"Ward knows that the Brotherhood wants him at home and he is going there," said an unnamed player, according to Palmer. "What Ward will do on reaching New York? I don't know, but you can rest assured that he will act promptly. The League has made a mistake and the moguls have got to correct it."


Throughout the '89 season, the Brotherhood leadership shared outrage at Engel's Home Plate Saloon on Broadway and 27th St. They talked of Yank Robinson, whose teammates nearly declared a wildcat strike after he was fined and suspended for wearing a dirty uniform. They talked of Jack Rowe and Deacon White, sold to Pittsburgh against their will. And they talked of Ned Williamson, the home run king, whose career was ruined by an injury suffered during Spalding's grand tour, which saw him left behind in London, responsible for his own medical bills.

The season would have a "cloak-and-dagger air," writes Di Salvatore, marked by "secret meetings at obscure locations; carriage trips that meandered through the streets of Manhattan to throw off tailing hawkshaws; interrogation room tactics on both sides."


In late June, the Brotherhood formally requested the abolition of the Brush Plan. During a four game series in Chicago, Ward met privately with Spalding, a free-spending owner who considered a salary cap "not only impracticable but positively dangerous." He told Ward to be patient, to wait for the off-season—when the players' leverage had disappeared.

Rumors spread—a coming strike. Refuse to play on July 4, when crowds filled the ballparks for the traditional Independence Day doubleheader, and ownership would be forced to listen. But the fans would never forgive the players who had spoiled their Fourth of July, and Ward did not want his Brotherhood tarred as un-American. Rather than strike, he sat, pulling himself out of the lineup with a sore arm. At every stop on the roadtrip, Ward met with local businessmen to ask them an irresistible question: "How'd you like to own a ballclub?"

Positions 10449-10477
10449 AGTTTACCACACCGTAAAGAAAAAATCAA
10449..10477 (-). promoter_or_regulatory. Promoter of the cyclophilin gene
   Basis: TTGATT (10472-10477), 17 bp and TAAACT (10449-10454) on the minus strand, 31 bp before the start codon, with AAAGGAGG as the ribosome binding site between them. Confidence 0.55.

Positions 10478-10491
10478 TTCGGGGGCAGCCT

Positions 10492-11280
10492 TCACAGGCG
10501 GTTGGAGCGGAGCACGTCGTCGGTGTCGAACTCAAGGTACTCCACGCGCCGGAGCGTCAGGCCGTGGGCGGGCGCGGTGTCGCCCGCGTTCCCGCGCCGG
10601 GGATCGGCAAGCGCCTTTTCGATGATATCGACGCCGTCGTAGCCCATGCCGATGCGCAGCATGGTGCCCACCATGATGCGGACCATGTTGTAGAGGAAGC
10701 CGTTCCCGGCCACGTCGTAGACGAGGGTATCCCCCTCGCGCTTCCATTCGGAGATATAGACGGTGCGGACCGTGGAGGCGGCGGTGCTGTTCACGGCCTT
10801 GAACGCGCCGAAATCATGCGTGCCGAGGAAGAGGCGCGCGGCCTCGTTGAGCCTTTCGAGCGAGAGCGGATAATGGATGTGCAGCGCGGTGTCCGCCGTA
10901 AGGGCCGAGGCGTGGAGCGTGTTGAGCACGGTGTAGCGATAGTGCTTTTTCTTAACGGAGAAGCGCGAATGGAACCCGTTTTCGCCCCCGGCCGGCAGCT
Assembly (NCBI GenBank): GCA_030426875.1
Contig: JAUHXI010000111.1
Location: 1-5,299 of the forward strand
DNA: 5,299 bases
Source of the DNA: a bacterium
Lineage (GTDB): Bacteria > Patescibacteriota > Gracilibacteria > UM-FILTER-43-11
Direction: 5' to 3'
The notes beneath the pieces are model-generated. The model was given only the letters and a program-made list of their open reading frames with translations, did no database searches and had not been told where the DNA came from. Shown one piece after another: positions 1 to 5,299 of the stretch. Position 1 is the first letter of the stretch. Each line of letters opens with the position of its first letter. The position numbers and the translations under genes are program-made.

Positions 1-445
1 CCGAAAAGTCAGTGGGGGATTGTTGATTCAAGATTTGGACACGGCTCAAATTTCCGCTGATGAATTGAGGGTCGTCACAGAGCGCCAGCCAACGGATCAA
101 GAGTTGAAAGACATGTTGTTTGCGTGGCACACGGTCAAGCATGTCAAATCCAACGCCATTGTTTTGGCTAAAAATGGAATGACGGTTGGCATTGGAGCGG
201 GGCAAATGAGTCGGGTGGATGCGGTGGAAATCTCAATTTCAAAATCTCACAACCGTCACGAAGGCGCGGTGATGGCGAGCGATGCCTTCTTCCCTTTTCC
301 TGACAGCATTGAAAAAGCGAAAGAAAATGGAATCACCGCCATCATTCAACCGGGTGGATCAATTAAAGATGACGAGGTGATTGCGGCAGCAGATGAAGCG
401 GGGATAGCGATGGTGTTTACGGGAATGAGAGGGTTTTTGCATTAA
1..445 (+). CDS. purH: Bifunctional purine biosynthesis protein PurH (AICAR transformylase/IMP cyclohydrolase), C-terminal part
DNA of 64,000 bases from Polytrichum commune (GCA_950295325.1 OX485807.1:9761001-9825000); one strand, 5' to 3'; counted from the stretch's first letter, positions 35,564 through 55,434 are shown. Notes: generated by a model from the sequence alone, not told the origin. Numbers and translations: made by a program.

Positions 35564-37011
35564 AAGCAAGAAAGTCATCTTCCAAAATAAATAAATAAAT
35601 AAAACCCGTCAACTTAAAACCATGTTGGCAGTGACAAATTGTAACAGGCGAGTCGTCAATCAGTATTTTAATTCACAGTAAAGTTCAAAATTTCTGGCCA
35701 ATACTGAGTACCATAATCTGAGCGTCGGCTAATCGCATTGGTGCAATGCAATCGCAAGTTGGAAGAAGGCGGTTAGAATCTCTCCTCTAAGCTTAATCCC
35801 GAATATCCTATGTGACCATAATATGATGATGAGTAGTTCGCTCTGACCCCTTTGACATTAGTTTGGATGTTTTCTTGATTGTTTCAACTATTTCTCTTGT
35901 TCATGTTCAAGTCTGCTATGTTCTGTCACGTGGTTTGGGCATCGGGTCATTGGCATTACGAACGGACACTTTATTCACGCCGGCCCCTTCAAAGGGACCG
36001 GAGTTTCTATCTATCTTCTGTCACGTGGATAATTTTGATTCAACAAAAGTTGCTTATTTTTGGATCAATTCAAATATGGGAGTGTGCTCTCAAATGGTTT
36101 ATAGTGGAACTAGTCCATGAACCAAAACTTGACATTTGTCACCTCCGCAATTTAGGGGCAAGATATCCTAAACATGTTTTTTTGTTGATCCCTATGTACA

On July 14—Bastille Day—the Brotherhood voted on a secret manifesto, declaring that "we have determined to play next season under different management." For the rest of the season, as he led the Giants to a hard-fought pennant, Ward would spend his free time cultivating eight groups of backers, each of whom were asked to put $25,000 towards a new, Utopian circuit. They would call it the Players' League, but it would be inevitably nicknamed "the Brotherhood."

The Fifth Avenue Hotel towered over Madison Square Park, a society fortress that a Times of London correspondent had once called "a larger and more handsome building than Buckingham Palace." On November 4, 1889, its wood-lined halls were filled with ballplayers who had come to throw off their chains.

Ward ran what the Times called "a most harmonious gathering … with the grace that characterizes his work in the short field." The Brotherhood ratified a plan for an eight-team league, playing in New York, Brooklyn, Boston and other National League strongholds. The players would share in the league's revenue, and "the octopus clutch" of the reserve and classification systems would be abolished. It was the start of what would be a months-long battle for the rhetorical high ground.


"There was a time when the League stood for integrity and fair dealing," read the announcement. "To-day it stands for dollars and cents."

King Kelly, the hard-drinking Boston slugger, appeared at the meeting in "a tight-fitting pair of imported trousers, a tall silk hat, [and] a beaver overcoat." Gladhanding outside the meeting, he ripped into the son of one of the Boston owners.